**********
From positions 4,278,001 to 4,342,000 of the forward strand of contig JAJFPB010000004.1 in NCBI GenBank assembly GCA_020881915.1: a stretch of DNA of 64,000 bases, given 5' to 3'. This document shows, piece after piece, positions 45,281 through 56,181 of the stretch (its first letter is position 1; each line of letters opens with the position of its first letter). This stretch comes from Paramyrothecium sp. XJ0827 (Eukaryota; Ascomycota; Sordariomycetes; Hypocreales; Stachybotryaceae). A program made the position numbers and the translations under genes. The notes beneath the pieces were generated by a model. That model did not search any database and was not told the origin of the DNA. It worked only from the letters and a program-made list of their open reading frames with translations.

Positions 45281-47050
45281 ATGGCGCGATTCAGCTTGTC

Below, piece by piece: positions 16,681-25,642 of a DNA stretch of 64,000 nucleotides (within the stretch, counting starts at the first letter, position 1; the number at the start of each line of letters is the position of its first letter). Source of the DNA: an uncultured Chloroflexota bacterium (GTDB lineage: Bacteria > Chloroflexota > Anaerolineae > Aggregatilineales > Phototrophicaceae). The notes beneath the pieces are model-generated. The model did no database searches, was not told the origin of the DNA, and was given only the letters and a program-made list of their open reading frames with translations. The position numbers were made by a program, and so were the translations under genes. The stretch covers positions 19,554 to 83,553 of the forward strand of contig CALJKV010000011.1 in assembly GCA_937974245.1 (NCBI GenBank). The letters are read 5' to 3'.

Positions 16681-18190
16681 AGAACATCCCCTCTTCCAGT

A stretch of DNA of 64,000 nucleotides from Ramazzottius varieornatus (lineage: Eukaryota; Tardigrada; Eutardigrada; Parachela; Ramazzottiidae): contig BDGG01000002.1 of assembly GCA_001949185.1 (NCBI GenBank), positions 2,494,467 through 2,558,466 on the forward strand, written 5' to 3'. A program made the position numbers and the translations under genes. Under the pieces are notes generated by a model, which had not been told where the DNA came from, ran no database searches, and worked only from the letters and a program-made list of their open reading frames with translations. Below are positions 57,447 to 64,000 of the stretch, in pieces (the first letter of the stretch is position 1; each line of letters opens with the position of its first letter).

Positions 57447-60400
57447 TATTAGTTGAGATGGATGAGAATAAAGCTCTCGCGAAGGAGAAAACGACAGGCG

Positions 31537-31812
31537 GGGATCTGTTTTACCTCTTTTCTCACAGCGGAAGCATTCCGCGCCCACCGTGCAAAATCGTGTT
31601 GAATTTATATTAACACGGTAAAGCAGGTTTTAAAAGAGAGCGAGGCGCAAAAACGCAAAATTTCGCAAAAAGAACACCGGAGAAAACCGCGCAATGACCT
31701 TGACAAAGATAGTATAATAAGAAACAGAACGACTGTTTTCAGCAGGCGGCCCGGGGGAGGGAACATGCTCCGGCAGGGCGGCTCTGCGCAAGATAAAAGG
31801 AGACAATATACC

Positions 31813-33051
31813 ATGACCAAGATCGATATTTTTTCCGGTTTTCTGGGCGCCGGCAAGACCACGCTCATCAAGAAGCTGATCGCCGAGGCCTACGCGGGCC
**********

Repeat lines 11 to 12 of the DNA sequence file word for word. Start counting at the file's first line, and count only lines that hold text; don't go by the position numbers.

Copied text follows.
31537 GGGATCTGTTTTACCTCTTTTCTCACAGCGGAAGCATTCCGCGCCCACCGTGCAAAATCGTGTT
31601 GAATTTATATTAACACGGTAAAGCAGGTTTTAAAAGAGAGCGAGGCGCAAAAACGCAAAATTTCGCAAAAAGAACACCGGAGAAAACCGCGCAATGACCT